know not. We know that, besides His part in the work, it comes inta


the world with the taint of sin upon it ; and that even regeneration,
which removes the curse, does not extirpate the root of evil. Whether
it is created in Heaven or hell, how Adam's sin is breathed into it,
together with the breath of life, and how the Spirit dwells in it, who
shall inform us? But this we know full well, — we know it from our
own recollection of ourselves, and our experience of children, — that
there is in the infant soul, in the first years of its regenerate state, a
discernment of the unseen world in the things that are seen, a realiza-
tion of what is Sovereign and Adorable, and an incredulity and igno-
rance about what is transient and changeable, which mark it as the fit
emblem of the matured Christian, when weaned from things temporal,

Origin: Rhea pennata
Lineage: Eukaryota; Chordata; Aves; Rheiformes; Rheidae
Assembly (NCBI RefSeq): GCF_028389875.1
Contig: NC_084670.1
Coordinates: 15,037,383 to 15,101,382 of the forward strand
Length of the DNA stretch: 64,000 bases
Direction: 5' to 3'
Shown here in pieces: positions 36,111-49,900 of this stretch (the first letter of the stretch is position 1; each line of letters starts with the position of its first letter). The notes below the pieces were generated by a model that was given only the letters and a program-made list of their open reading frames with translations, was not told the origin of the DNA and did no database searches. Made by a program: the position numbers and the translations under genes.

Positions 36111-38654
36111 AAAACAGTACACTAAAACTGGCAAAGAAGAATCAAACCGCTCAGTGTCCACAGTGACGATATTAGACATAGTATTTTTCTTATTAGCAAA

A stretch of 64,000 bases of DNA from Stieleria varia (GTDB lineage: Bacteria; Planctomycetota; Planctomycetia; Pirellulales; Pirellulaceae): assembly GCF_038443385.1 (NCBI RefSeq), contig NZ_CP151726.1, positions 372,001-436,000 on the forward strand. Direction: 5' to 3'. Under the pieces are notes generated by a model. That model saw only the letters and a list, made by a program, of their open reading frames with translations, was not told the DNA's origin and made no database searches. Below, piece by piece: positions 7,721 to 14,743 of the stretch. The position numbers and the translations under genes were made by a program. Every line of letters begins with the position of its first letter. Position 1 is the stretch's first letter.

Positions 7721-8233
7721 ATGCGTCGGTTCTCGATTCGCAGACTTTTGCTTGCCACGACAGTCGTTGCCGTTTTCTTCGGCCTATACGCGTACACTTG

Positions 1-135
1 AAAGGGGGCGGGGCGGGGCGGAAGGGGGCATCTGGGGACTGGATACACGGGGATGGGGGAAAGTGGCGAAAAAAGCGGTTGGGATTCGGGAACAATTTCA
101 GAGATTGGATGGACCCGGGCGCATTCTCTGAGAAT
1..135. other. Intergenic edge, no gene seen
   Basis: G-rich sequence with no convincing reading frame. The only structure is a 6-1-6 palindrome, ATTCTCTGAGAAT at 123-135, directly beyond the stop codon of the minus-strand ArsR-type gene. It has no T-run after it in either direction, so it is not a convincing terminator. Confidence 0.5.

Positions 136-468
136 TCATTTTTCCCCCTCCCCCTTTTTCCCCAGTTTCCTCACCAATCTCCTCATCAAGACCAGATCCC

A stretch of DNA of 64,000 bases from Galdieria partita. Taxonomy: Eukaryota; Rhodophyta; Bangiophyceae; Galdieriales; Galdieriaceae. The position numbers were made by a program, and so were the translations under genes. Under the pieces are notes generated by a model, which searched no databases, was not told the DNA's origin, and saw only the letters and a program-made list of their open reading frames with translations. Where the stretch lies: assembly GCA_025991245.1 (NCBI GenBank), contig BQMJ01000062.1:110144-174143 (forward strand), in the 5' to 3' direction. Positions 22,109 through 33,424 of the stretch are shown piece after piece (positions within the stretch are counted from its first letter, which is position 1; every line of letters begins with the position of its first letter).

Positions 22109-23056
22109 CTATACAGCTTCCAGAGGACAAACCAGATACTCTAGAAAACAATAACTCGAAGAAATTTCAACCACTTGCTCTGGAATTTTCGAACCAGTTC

and Hving in the intimate conviction of the Divine Presence. I do
not mean of course that a child has any formed principle in his heart,
any habits of obedience, any true discrimination between the visible
and the unseen, such as God promises to reward, for Christ's sake, in
those who come to years of discretion. Never must we forget that, in
spite of his new birth, evil is within him, though in its seed only ; — but
he has this one great gift, that he seems to have lately come from God's
presence, and not to understand the language of this visible scene, or
how it is a temptation, how it is a veil interposing itself between the
soul and God. The simplicity of a child's ways and notions, his ready
belief of every thing he is told, his artless love, his frank confidence,
his confession of helplessness, his ignorance of evil, his inability to
conceal his thoughts, his contentment, his prompt forgetfulness of